Mack says, “Racism does not discriminate in any area; it is an equal opportunity entity…given the opportunity it will equally infect that entity, regardless of what it is, education, housing, health care. You have to keep pushing the issue of race matters in this country- if you follow it from the time it was founded- from the moment America was founded, racism was founded, and racism is a very sophisticated entity, at one point it was overt, it was chains and shackles, and then it became a chameleon; it became Black Codes, it became Plessy v. Ferguson, it became the glass ceiling, the prison industrial complex, labeling Black children as dumb, racism keeps redefining itself. When it changes, when it turns, we have to be able to follow it, we have to be able to see it, and we can never be in denial about it.”

Local, mainstream media, both television and print, aren’t necessarily reflective of my community or the concerns, issues and accomplishments, and that goes for any minority group here. It seemed no one was more shocked than mainstream news media in Seattle when, in a show of panethnicity, no less than 20,000 Hispanics marched on downtown Seattle in 2006 for immigrant rights; the areas largest papers, do not have the same perspective or insight as minority news, and the same can be said for our local television news affiliates; they are outside entities (Seattle Times, 2006).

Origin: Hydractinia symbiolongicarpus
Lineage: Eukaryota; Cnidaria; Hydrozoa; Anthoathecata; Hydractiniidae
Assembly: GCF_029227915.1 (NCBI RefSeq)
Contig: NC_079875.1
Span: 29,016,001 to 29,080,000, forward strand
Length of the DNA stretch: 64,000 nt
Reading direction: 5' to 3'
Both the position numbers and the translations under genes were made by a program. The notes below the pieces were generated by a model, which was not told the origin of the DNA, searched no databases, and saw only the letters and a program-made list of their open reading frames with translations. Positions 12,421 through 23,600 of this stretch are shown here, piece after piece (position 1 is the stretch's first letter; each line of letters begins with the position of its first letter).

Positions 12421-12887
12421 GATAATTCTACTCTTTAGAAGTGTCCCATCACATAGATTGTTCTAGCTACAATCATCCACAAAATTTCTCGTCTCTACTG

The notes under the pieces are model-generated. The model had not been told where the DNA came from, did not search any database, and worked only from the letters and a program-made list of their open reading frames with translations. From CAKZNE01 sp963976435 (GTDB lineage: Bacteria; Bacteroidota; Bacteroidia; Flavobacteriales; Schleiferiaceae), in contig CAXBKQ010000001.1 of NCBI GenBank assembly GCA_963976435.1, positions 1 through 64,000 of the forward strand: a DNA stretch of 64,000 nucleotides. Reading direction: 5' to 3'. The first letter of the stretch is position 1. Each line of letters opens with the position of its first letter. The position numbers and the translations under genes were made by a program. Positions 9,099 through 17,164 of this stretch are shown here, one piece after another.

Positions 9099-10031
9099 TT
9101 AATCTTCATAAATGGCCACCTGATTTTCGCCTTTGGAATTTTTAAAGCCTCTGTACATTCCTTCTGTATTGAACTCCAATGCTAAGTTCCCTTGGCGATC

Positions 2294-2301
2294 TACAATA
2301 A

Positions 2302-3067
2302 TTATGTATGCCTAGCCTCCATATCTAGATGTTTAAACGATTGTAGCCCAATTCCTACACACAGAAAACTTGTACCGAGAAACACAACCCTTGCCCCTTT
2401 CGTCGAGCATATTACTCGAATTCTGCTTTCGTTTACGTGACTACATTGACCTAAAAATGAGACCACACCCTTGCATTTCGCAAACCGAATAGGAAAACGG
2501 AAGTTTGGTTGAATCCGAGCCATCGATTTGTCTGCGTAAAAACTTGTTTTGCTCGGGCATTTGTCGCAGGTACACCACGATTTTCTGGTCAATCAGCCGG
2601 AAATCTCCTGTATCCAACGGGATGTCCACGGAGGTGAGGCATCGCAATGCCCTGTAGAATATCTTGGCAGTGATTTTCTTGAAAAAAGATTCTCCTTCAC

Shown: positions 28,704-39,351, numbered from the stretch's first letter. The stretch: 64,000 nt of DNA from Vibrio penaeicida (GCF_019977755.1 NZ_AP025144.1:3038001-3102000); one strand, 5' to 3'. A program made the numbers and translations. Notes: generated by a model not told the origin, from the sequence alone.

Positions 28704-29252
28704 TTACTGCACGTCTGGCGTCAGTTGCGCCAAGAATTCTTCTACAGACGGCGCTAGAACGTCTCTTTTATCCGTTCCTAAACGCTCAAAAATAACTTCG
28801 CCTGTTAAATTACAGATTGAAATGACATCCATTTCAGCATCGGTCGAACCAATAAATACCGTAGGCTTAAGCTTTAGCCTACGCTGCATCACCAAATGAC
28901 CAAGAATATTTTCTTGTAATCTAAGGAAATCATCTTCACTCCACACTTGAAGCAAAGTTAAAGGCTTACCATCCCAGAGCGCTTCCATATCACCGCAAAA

Seattle is also fortunate to have one publication The Seattle Medium Newspaper which is Black owned and operated. The owners of the Medium also have 3 radio stations which cover issues related to the Seattle area Black community and issues related to Blacks throughout Washington State. We also have Colors Northwest, The Facts, and The Scanner News.

Though Seattle, and its Black community, has changed greatly since its inception, it has invariably maintained a presence in culture and politics which has a direct impact on the greater Seattle area. As a Black community we have seen these changes continue, and the future is uncertain. As changes continue at a rapid pace, the only thing certain is that Blacks in Seattle will be a part of -and directly affected by- all of it.

So, are we Seattleites and Pacific Northwest Black folk ‘different’?  The fact is we’re all different from each other; for as many of us as there are, are as many Black experiences and realities that often get overlooked.  As Carl Mack said, racism does not discriminate.

References

American Fact Finder; Census data for Seattle and Washington.
http://factfinder.census.gov/home/saff/main.html?_lang=en
Goodnow, C. (2002) City made great strides during the civil rights movement. Seattle Post Intelligencer.
www.seattlepi.com